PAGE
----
"I realized recently that one of the things I love about short deadlines," illustrator Christoph Niemann tells 99u, "is that people think straight."
How so? Imagine the world of Christoph Niemann. He works with major clients like the Museum of Modern Art, the New York Times, and the New Yorker. He's a badass illustrator of whimsy and precision: consider, for instance, the brilliance of his Let It Dough photo essay, now seasonally appropriate. The creative commonality: the best work comes from close-cropped, anxiety-inducing deadlines, Niemann says.
What he realized is this tension is a good thing, because the proximity of the deadlines reduce ambiguity and indecision between creator and editor. As he explains:
Especially with advertising projects—very rarely with editorial—when you have a month, it’s almost always going to end in disaster. Or if not disaster, then at least be extremely boring. It’s the same thing for me, if I were to go into the store and look at something for a month, I wouldn't be excited anymore—it would be impossible.
Niemann's experiences agree with the research of organizational psychologists. Work, they say, is "elastic," meaning that it stretches and shrinks to fit the time allotted. This has fascinating outcomes in meetings: Northwestern management professor and Creative Conspiracy author Leigh Thompson has told us about how people get the most value out of their meetings in the first portion. You'll be getting as equivalent quality of ideas in a 20-minute meeting as you would in a two-hour one.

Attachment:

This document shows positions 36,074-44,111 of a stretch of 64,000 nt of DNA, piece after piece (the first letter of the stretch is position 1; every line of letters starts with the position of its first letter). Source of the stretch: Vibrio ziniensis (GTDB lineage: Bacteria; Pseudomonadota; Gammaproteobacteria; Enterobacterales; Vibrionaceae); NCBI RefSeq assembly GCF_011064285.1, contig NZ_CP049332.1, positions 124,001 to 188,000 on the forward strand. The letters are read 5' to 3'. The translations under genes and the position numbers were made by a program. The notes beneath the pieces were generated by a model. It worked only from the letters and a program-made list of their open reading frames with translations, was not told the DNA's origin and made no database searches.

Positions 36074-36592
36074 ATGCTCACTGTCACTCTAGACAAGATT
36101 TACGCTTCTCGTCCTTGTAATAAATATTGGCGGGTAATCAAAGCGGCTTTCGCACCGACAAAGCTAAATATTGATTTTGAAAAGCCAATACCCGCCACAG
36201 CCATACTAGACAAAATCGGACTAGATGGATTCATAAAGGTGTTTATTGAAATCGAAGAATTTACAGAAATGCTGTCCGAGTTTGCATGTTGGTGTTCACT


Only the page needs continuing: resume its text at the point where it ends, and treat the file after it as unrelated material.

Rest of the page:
But why does quality not expand with quantity of time spent/? There's a law for that.
Parkinson's Law: work expands to fill the time available for its completion. It originated in an impressively grumpy Economist column from 1955. Let us return to the mid-century to get the richer, more eloquent picture:
an elderly lady of leisure can spend the entire day in writing and despatching a postcard to her niece at Bognor Regis. An hour will be spent in finding the postcard, another in hunting for spectacles, half-an-hour in a search for the address, an hour and a quarter in composition, and twenty minutes in deciding whether or not to take an umbrella when going to the pillar-box in the next street. The total effort which would occupy a busy man for three minutes all told may in this fashion leave another person prostrate after a day of doubt, anxiety and toil.
As Joel Falconer writes at Lifehack, the outcoume of Parkinson's law is that if you give yourself a week to work on a two-hour task, then the task with grow in complexity as to fill that week—perhaps not with more work, but more anxiety about the work. It's like, as Niemann the illustrator would say, going into the store and looking at something you want to buy for two weeks: anxious, boring, and not at all productive.
The task for us, then, is to hem the time to the task—to treat our schedules like a tailor treats a suit.
Hat tip: 99u